The most prevalent families are Propionibacteriaceae (23.57%), Moraxellaceae (17.83%) and Pseudomonadaceae (15.19%). The genera Propionibacterium (22.59%), Acinetobacter (15.43%) and Pseudomonas (15.10%) are the most abundant. The results of statistical comparisons are reported in Table 3. The box-plot of each statistically different taxon between healthy and tumor samples, are shown in Fig. 3 (A-F) and Fig. 4 (A-C), and in Additional File 1: Figure S2. Overall, in non-tumoral paired samples a higher abundance of taxa belonging the Actinobacteria phylum was found. In particular, the order Propionibacteriales, the family Propionibacteriaceae, the genus Propionibacterium and species Propionibacterium sp. enrichment culture clone MRHull-FeSM-11R and Propionibacterium acnes are more abundant in non-tumoral tissues (Fig. 3 A-F and Fig. 4 C). Conversely, Firmicutes and Alpha-proteobacteria are significantly overrepresented in tumoral tissues.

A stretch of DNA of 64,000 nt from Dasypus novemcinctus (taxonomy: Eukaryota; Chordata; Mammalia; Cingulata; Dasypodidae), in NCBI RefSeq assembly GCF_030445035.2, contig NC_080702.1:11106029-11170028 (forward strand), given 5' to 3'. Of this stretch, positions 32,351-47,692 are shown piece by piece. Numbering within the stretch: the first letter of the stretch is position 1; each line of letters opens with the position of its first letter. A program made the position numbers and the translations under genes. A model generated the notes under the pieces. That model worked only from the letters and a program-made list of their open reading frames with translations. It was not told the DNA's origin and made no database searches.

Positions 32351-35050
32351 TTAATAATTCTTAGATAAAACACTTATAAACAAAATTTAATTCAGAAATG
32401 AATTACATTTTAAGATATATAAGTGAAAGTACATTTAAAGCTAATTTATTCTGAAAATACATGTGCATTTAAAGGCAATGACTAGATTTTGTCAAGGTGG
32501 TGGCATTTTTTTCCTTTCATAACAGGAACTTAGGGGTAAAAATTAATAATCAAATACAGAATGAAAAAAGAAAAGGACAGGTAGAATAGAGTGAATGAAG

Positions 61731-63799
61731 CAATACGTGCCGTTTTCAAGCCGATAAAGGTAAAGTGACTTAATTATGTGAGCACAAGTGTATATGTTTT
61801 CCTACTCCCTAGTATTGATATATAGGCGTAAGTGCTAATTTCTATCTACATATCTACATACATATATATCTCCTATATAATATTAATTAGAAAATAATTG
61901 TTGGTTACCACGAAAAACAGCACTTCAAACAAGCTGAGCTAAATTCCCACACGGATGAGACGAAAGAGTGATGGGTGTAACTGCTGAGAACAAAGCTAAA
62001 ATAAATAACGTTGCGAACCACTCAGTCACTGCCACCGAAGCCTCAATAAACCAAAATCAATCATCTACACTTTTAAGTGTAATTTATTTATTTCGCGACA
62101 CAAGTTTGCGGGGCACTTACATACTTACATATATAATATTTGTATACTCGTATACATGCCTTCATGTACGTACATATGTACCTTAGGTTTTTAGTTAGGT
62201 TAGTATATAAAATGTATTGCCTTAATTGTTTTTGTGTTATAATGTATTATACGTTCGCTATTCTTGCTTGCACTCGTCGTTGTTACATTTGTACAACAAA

Table 3 List of taxa that differ significantly between healthy and tumor samples
Fig. 3
figure 3

(panels A-F). Normalized read counts distribution of statistically different taxa between healthy and tumor samples were shown as box-plot. In detail, Actinobacteria at phylum level, p-value=1,36E-11; Actinobacteria at class level, p-value=3,23E-12; Propionibacterium at genus level, p-value=3,39E-06; Propionibacteriaceae at family level, p-value=7,24E-08; Propionibacteriales at order level, p-value=2,06E-11; Propionibacterium_sp._enrichment_culture_clone_MRHull-FeSM-11, at species level, p-value=2,28E-35. (Other box plots are shown in Additional File 1, Figure S1)

Fig. 4
figure 4